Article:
A captivating piece I saw at the Nerman Museum of Contemporary Art recently was a stop-motion animated film by Allison Schulnik entitled “Mound.” Shulnik created over 100 figures for the film over a period of several months. The December 16, 2011 New York Times article “Allison Schulnik: Mound” by Ken Johnson eloquently describes the odd and entrancing animation:
In this 4 minute 20 second video, dozens of lumpy, ghoulish figures — crudely made mostly of clay, fabric, feathers and other materials — dance, gesture and undergo all sorts of changes to the heart-tugging sound of “It’s Raining Today,” a 1969 recording by Scott Walker. The clay, which is mainly white but with color marbled into it, is in constant motion, as if imbued with a manic agency of its own, apart from the figures and objects it represents.
Eyes open into scary hollows and then close into doughy bulges. Mushrooms turn inside out and morph into diverse species. Near the end, a troupe of long-haired ballerinas in cloth dresses performs a mournful, synchronized choreography.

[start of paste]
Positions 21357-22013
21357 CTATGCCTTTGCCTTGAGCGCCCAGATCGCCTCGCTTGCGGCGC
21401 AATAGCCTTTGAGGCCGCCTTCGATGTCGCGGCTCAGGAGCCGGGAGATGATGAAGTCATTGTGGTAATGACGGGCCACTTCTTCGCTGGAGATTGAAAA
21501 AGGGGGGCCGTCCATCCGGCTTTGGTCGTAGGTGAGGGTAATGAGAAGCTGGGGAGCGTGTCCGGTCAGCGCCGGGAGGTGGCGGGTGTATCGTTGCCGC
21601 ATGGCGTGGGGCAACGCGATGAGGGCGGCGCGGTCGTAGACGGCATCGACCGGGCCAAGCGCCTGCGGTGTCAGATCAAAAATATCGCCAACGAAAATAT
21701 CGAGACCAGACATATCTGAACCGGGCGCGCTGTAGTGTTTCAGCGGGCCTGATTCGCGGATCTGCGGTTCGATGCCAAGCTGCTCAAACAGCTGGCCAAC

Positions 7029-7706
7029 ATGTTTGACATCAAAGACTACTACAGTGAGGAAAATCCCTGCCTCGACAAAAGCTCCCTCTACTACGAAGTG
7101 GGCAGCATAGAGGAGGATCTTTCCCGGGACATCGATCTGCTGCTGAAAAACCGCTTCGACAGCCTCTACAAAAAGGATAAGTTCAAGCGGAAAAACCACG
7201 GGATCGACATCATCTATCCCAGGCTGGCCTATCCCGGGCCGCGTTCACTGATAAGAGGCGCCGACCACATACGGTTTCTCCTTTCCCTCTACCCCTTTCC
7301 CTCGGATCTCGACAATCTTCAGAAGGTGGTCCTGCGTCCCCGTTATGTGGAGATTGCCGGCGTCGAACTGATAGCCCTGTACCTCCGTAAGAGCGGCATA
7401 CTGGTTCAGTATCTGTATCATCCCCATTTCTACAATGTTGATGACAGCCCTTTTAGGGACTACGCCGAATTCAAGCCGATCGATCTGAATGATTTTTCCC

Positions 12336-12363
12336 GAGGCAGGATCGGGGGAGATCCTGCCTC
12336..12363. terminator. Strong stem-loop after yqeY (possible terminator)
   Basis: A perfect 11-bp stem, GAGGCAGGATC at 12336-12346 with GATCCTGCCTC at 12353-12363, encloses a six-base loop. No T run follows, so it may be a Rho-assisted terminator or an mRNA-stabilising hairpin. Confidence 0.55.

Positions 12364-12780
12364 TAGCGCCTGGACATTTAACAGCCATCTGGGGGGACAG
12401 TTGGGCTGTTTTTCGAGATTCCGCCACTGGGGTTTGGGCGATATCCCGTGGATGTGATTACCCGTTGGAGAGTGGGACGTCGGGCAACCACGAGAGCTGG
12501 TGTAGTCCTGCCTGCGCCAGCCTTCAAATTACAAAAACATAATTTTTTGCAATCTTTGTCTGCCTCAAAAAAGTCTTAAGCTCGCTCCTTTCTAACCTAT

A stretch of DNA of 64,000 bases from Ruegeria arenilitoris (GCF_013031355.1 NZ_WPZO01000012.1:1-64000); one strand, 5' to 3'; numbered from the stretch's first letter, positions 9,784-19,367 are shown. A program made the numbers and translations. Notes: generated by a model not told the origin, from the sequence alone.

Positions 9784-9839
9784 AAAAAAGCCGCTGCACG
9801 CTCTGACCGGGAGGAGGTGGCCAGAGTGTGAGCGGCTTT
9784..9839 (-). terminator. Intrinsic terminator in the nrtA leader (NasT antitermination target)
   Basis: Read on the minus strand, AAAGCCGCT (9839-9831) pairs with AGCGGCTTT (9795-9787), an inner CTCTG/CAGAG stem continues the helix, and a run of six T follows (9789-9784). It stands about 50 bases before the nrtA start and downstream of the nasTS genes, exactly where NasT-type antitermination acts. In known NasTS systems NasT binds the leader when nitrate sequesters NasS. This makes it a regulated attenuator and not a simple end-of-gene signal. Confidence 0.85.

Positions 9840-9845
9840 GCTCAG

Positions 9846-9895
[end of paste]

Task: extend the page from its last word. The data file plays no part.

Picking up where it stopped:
The twitching of the clay within the figures is both disturbing and intriguing. I found myself wondering what techniques she used to create the motion and what exactly she was thinking when she dreamed up the film. Speaking of dreams, Schulnik credited her inspiration to dreams, nightmares, and remembered or forgotten influences past and present.
“Mound” features intriguing figures, some of which retain their individuality throughout the film, while others morph into each other, or are never fully separate from other clay creatures. The movements among the the conjoined figures mirror the movements of the clay within the figures, creating an overall impression of agitation and transformation.
My favorite part was the last section where cobweb curtains are swept aside to reveal 3 skeleton dancers. They are later joined by 2 more, and their movements are haunting and delightful. I was also captivated by the large conglomeration of figures (pictured above) which to me epitomized the title. The figures within this figure writhed, disappeared and reappeared, bringing to mind the tortured figures of Rodan’s Gates of Hell. For such a short film, “Mound” left me with much to mull over.
Image credits: Nerman Museun of Contemporary Art